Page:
My Rating: 4/5 stars
Publisher: Kids Can Press
Published: April 4th 2017
Recieved: Netgalley provided an e-arc copy in exchange for an honest review
Eva Walker is a seventeen-year-old math genius. And if that doesn’t do wonders for her popularity, there’s another thing that makes it even worse: when she touches another person or anything that belongs to them — from clothes to textbooks to cell phones — she sees a vision of their emotions. She can read a person’s fears and anxieties, their secrets and loves … and what they have yet to learn about calculus. This is helpful for her work as a math tutor, but it means she can never get close to people. Eva avoids touching anyone and everyone. People think it’s because she’s a clean freak — with the emphasis on freak — but it’s all she can do to protect herself from other people’s issues. Then one day a new student walks into Eva’s life. His jacket gives off so much emotional trauma that she falls to the floor. Eva is instantly drawn to Zenn, a handsome and soulful artist who also has a troubled home life, and her feelings only grow when she realizes that she can touch Zenn’s skin without having visions. But when she discovers the history that links them, the truth threatens to tear the two apart. Zenn Diagram, Wendy Brant’s sparkling debut novel, offers an irresistible combination of math and romance, with just a hint of the paranormal. Readers will swoon over Zenn and connect instantly with Eva, the most fully drawn prodigy in teen fiction today.
Cute, adorable, and completely nerdy this book was such a lovely magical realism contemporary that made my heart feel warm inside. Eva sees fractals whenever her hands make contact with anyone or anything that has any attachment to a person emotionally. This makes for some interesting situations as Eva tiptoes around people and gets thought of as a major germaphobe.
In comes Zenn who is both your typical bad boy, but also not bad at all. He is respectable, hardworking, kind (especially to Eva’s adorable siblings) and is one hell of an artist. It turns out that Eva and Zenn stir up a connection that because of dramatic circumstance may either keep them tethered together or hurl them further apart.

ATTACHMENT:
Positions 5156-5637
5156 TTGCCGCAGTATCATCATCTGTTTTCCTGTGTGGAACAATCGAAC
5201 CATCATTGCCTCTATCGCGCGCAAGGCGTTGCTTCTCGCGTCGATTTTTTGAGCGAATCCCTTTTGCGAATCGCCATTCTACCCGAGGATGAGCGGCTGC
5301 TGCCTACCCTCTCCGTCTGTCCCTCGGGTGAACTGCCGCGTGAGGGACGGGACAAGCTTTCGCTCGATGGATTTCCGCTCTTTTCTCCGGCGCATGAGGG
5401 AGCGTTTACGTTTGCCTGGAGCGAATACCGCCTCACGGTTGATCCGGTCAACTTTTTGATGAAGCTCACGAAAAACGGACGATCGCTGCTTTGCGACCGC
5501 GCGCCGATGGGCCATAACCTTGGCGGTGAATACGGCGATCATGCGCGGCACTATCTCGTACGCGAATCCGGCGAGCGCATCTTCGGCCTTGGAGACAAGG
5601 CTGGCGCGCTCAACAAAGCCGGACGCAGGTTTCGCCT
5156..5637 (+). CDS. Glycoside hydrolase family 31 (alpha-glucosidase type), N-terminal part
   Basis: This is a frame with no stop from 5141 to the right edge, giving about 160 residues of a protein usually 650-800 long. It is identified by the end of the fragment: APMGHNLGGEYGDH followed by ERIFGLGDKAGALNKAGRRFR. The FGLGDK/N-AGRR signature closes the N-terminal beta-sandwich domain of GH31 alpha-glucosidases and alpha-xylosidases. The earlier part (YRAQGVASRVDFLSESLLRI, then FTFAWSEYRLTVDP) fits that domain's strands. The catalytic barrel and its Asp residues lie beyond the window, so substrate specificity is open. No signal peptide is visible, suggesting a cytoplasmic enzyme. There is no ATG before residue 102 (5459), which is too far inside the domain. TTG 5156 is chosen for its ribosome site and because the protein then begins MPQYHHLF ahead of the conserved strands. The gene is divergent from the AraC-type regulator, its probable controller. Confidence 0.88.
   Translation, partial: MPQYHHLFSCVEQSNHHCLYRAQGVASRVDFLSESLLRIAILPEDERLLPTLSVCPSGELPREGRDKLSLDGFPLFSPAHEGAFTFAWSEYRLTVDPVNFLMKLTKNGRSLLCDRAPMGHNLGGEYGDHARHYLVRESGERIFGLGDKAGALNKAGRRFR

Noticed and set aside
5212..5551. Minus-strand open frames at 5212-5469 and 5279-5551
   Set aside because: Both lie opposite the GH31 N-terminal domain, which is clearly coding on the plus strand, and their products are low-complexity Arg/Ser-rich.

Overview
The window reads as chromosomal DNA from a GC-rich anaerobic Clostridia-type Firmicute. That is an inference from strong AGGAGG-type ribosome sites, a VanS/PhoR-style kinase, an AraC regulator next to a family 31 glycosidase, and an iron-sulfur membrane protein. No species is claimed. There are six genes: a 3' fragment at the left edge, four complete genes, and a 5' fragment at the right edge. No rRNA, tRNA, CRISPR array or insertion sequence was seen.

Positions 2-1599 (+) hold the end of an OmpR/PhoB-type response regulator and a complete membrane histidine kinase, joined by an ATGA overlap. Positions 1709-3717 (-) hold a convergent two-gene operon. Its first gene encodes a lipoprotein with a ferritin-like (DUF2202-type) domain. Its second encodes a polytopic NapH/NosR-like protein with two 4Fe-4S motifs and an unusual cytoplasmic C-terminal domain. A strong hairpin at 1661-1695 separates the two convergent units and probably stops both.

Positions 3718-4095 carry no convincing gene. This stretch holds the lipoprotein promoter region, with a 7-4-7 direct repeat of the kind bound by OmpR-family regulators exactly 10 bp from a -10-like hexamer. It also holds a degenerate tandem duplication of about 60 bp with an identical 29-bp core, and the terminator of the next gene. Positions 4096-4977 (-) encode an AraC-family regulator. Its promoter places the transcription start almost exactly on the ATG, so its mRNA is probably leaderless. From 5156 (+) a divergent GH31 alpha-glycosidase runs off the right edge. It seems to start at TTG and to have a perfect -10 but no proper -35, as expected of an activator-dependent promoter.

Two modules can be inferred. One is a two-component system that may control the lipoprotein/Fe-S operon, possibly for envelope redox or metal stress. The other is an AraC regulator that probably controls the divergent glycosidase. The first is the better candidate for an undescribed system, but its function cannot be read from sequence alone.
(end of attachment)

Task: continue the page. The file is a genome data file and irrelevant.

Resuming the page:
There is so much beauty in this book that comes along with the fractals.
Here is what one looks like:
They are infinite patterns that continue on and on and they are all so complex but in a mathematical sort of way simple. I love that that’s how Eva learns about others with her gift, because the artistic nature of it makes me want to bask in just the thought of it.
In a way it perfectly describes the relationship between Eva and Zenn, hopelessly complex yet gorgeous in simplicity. It also reminds me that love at its core is simple, but as things collide and add on to it the complexity can be overwhelming and what once was love could shift to grow stronger or to fracture apart.
I love how imperative family was in this novel. Both on Eva’s and Zenn’s end. Eva’s parents do their best to be as involved in Eva’s life as they possibly can and a lot of Zenn’s actions and beliefs as a character are due to how he had to grow up and survive without a dad and with a mom who doesn’t really know how to be a mom.
This novel was beautifully done. It surprised me how delighted I was to read it. It filled me with a happiness that I will fondly keep in my heart.
Thanks for reading! Today is Day 1 of the Book a day challenge and I finished Zenn Diagram for today. I was already half-way through it, but with having to work for 8 hours and doing my best in all other regards I call this a win. Let me know your thoughts on Zenn Diagram! This was such a fun read.